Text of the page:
She had broken one of R. Kelly’s rules, and as her punishment, the singer directed her to freshen up at a hotel, “put on something skimpy” and have sex with someone he called “Nephew,” the woman told jurors on Tuesday, her second day of testimony at Mr. Kelly’s trial.
“He wanted me to please ‘Nephew’ the same way I would please him,” the woman, who testified under a pseudonym, said of Mr. Kelly on the fifth day of his criminal trial in Brooklyn. “He basically talked us through every single thing to do.”
Mr. Kelly recorded the sex between the two on an iPad — and he instructed her to have sex with the other person on several other occasions, she said, sometimes with Mr. Kelly naked in the room or joining the interactions.
Asked by a prosecutor on Tuesday if she wanted to have sex with the person Mr. Kelly called “Nephew,” the woman responded, “Never.”
Her testimony over more than three hours in Federal District Court in Brooklyn this week was only the second time that one of Mr. Kelly’s alleged victims has taken the stand in a criminal case during decades of accusations against him. Prosecutors introduced the woman, who first met Mr. Kelly at 17 and who is now 23, by a nickname last week. But she took the stand this week with a pseudonym because of privacy concerns.
The woman said her interactions with Mr. Kelly lasted five years. They continued as his sexual conduct came under new scrutiny during the height of the #MeToo movement and as a disturbing Lifetime documentary on the accusations was released.
But on Tuesday, she revealed to jurors that Mr. Kelly had instructed her, along with other women and girls who lived with him, to “immediately change the channel” if the documentary came on television. All of the accusations in the series, she said Mr. Kelly had warned, were “false.”
During her time with Mr. Kelly, the woman publicly defended him. She participated in an interview with Gayle King of CBS This Morning where she backed him after he was charged with 10 counts of aggravated criminal sexual abuse in Chicago.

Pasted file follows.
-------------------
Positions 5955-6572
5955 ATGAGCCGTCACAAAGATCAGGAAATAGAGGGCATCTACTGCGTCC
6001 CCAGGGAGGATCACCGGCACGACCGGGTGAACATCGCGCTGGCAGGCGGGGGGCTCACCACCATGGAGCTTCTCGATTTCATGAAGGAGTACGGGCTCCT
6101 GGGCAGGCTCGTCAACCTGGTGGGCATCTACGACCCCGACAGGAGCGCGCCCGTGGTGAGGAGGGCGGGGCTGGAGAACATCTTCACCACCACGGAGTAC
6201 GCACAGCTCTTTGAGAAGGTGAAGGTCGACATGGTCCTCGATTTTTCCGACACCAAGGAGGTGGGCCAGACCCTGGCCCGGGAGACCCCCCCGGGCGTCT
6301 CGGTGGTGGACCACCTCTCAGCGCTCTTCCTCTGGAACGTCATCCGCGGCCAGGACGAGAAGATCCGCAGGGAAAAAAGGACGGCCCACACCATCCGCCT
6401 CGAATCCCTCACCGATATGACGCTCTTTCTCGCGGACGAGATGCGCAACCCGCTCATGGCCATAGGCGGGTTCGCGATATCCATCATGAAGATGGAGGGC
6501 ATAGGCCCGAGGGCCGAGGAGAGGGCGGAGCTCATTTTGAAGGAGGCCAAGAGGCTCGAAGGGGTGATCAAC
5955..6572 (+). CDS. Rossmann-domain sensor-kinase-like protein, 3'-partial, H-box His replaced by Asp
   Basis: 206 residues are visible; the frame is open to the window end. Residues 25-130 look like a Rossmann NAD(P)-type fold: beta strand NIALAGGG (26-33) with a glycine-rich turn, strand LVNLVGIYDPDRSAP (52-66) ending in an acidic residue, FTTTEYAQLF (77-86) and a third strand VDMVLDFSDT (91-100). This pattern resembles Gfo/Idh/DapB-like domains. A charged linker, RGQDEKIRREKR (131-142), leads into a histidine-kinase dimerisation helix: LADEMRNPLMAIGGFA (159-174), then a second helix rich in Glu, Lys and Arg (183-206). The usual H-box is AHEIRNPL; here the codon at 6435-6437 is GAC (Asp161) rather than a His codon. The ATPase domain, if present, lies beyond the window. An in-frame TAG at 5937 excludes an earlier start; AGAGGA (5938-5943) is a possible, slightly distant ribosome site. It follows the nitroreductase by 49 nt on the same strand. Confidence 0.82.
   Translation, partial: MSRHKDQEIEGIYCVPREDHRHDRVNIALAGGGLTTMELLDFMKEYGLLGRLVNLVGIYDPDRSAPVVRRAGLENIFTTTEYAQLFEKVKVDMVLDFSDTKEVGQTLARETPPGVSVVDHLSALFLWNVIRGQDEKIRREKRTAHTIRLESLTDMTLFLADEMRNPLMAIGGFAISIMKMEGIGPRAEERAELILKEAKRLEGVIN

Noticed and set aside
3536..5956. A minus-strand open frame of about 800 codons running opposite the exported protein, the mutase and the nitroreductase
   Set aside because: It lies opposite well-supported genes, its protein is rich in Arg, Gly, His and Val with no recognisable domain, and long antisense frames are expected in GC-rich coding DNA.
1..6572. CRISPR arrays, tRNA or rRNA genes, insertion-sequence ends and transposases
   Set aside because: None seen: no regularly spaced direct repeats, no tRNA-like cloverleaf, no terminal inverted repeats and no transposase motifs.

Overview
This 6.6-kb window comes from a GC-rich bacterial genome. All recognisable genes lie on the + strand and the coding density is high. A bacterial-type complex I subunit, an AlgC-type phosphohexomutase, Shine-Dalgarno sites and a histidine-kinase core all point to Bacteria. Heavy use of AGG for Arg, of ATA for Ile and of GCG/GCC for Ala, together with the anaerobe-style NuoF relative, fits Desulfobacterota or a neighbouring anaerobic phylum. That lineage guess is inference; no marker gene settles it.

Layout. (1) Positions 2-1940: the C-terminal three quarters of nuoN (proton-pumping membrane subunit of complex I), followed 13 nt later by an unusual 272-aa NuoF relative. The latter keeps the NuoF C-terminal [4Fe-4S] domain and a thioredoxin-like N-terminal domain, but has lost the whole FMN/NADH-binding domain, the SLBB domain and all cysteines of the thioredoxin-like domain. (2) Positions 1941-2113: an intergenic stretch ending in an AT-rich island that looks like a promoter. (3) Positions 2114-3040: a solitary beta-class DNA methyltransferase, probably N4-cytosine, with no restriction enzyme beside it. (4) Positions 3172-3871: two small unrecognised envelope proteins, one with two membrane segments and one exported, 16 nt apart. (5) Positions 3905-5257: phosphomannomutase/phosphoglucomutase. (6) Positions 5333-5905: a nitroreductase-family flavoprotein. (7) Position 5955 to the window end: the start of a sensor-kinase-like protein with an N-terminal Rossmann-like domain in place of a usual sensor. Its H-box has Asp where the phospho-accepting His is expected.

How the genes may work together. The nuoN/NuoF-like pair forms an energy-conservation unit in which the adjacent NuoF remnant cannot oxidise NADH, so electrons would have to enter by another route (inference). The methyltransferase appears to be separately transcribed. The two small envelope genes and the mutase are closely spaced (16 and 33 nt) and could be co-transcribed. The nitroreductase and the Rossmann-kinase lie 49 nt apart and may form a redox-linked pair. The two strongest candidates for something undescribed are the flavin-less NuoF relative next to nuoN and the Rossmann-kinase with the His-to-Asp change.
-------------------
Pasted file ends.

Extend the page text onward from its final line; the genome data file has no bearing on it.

But, she told jurors this week, the singer often instructed her to rehearse answers to potential questions from the media or public, providing her with the “proper” responses — even if they were false.
During the interview with Ms. King, she said, she was not truthful. Mr. Kelly had also alerted her and others there to his presence.
“He did a cough that he usually does,” she said, adding that he was “letting us know that he was in the room with us.”
Less than a year later, in October 2019, the woman said, she left the singer’s home.
The sweeping nine-count indictment — which accuses Mr. Kelly of racketeering and with inducing women to travel across state lines for the purpose of committing sex crimes — is centered on his interactions with six accusers, including several who were underage at the time of their encounters with Mr. Kelly.
Over the course of the trial that began last week, several accusers are expected to testify firsthand about sexual, physical and psychological abuse inflicted by Mr. Kelly.
Understand the R. Kelly Trial
What are the charges? Mr. Kelly is facing one charge of racketeering based on sexual exploitation of children, kidnapping and forced labor, and eight counts of violating the Mann Act, which prohibits transporting anyone across state lines for prostitution.
One woman, Jerhonda Pace, told jurors last week that she and Mr. Kelly started having sex for six months when she was 16 and testified that he had beaten her, including once slapping and choking her until she passed out, after she failed to abide by his harsh restrictions.
The R&B star Aaliyah, who died in a 2001 plane crash and was briefly married to Mr. Kelly when she was 15, has also been central to the case. A witness testified last week that he bribed a government employee for a fake license so she could be married, after Mr. Kelly came to believe that she might be pregnant with his child.
The woman who testified over two days this week said she first met Mr. Kelly at a music festival when she was a 17-year-old high school student. She told jurors of jarring scenes of torment that she said played out over her interactions with him.
She recalled receiving instructions to write letters that said she had stolen expensive jewelry or large amounts of money from Mr. Kelly as an “insurance policy” in case she spoke out. She graphically described a system of physical abuse that existed as punishment for breaking the singer’s stringent “rules.” One, she said, was a requirement for permission to leave assigned rooms, including to use the bathroom.
For the instances when she was not let out in time, Mr. Kelly’s associates purchased extra large cups for her to urinate in, she recalled.
She stayed in touch with several close friends during her time with Mr. Kelly — against his rules — and hid the interactions by deleting her texts, she said. She once sent them photos of herself and the singer.
“I just needed someone else to have proof just in case anything happened,” she told jurors.
Emily Palmer contributed reporting.